The more advanced uses also point out some of the advantages of this method, you may have already noticed one. In most configuration files all data types are string. There needs to be some reading of the file and conversion. So you need to write ( or get a library ) to do that part. For Python you can think that either your are allowed types "joe" is a string 10. is a float, or that they are strings and the Python interpreter is the conversion program.

Data Types

One of my configuration values was most useful a some sort of dict so:

        self.hour_chime_dict   = {  1:"2", 2:"3", 3:"2", 4:"2",  5:"2", 6:"3", 7:"2",  8:"3", 9:"2", 10:"3", 11:"2", 12:"2" } 

or something from a library

        self.bytesize         = serial.EIGHTBITS     # Possible values: FIVEBITS, SIXBITS, SEVENBITS, EIGHTBITS
        self.logging_level    = logging.INFO  

values can even be functions in your own code.

Do a Little Math

        self.ht_delta_t        = 100/1000.        # /1000 so you can think of value as ms 

Set Values for Your Computer

        self.computername   = ( str( os.getenv( "COMPUTERNAME" ) ) ).lower()

Now that can be used in parameters.py to conditionally set other values.

Override Values

It is easy to set a parameter value and then change your mind later in the code:

       self.name   = "sue"
       ...........
       self.name   = "Susan"

I use this by setting all parameters to some default value ( using subroutine grouping also discussed on this page ) and then overriding them later for the particular situation.

Group Values

I usually want to group values so that I can assign then all at once. Physically grouping them is of course the first level of doing this but since this is a class I use instance functions to do the grouping. Often one group is used for one purpose one group for another. I comment out a whole group by commenting out a call to it it. Here is a sample ( all inside parameters.py ):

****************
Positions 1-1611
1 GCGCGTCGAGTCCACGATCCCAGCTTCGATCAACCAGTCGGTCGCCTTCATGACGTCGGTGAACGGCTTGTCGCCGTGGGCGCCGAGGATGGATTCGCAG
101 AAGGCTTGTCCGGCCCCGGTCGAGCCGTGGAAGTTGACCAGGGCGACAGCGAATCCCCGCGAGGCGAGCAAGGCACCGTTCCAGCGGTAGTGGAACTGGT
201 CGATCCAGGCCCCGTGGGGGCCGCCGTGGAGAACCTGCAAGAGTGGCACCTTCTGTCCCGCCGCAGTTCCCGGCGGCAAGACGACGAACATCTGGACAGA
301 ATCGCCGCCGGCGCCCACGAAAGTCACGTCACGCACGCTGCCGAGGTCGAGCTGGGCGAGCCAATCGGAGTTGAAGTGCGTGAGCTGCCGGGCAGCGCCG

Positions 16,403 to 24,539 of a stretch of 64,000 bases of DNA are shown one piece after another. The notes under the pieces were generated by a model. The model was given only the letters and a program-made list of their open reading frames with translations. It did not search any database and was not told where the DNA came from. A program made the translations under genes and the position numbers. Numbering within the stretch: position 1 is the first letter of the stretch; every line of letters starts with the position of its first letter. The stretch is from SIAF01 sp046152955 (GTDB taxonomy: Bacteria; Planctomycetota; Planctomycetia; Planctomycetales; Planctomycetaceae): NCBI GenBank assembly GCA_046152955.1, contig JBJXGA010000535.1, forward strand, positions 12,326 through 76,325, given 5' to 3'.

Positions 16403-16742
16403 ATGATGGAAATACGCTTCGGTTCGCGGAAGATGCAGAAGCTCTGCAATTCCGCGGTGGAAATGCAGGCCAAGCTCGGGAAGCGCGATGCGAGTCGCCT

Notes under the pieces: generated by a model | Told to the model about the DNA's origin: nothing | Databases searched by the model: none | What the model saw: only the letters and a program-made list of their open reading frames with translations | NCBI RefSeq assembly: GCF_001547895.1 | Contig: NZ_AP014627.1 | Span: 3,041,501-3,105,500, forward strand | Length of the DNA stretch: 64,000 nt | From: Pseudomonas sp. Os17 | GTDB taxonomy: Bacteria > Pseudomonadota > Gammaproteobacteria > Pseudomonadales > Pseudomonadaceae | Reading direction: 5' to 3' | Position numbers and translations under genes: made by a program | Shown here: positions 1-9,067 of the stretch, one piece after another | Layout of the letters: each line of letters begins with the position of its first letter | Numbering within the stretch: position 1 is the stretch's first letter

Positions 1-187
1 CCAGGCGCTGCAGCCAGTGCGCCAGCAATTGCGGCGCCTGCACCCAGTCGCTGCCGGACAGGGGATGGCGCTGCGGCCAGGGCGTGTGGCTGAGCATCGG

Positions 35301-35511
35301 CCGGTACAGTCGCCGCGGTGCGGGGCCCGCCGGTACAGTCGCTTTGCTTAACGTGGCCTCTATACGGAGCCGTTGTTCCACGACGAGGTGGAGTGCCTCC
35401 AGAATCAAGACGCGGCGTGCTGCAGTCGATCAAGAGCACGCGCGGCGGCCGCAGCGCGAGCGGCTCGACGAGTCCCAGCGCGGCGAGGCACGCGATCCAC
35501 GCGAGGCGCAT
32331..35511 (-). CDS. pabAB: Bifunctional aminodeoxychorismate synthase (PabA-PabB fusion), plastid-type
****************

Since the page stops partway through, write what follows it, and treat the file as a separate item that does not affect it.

......
    # choose one:
    self.dbLPi()
    #self.dbLocal()

    ......

    return 
 
    def dbRemote( self, ):
        self.connect             = "Remote"
        self.db_host             = '192.168.0.0'    
        self.db_port             = 3306
        self.db_db               = 'env_data'
        ...............

    def dbLocal( self, ):
        self.connect             = "Local"
        self.db_host             = '127.0.0.1'
        self.db_port             = 3306
        self.db_db               = 'local_data'
        ....

At some later point I may not remember well which grouping I used so I often give them names as in self.connect = "Remote" in the example.


Modes

A feature that has emerged over time is that of "Modes". Modes are simply a grouping of parameter values for some use of the application. The smart terminal, for example, has a mode for working with a particular arduino program. Say the arduino program is for monitoring a green house. Then I might create a mode called "Green House". This has become important enough that I display the mode in the title bar of the application.


Default Mode

There is one mode that is always set/called. This is the default mode. Typically it sets all parameters and has a comment to document the parameter. After it is called, you normally call the method for a mode of your own where you change the mode name and change any values from the default mode that you need to. If you just run with the default mode the program should basically run, but some function may misbehave, and you may not find the configuration much to your liking. If you eliminate the default mode the undefined values will probably cause an exception and crash the program.

You are encouraged to create new mode method, following the pattern of the ones shipped, and use them rather than changing mode values from the value as shipped.


A special mode like method is plus_test_mode. It is designed for you to make short term additions to another mode for testing, instead of changing the mode name it simply adds " + test" to the mode, so "Green House" would become "Green House + test". Again this shows in the application title bar.

Choose Mode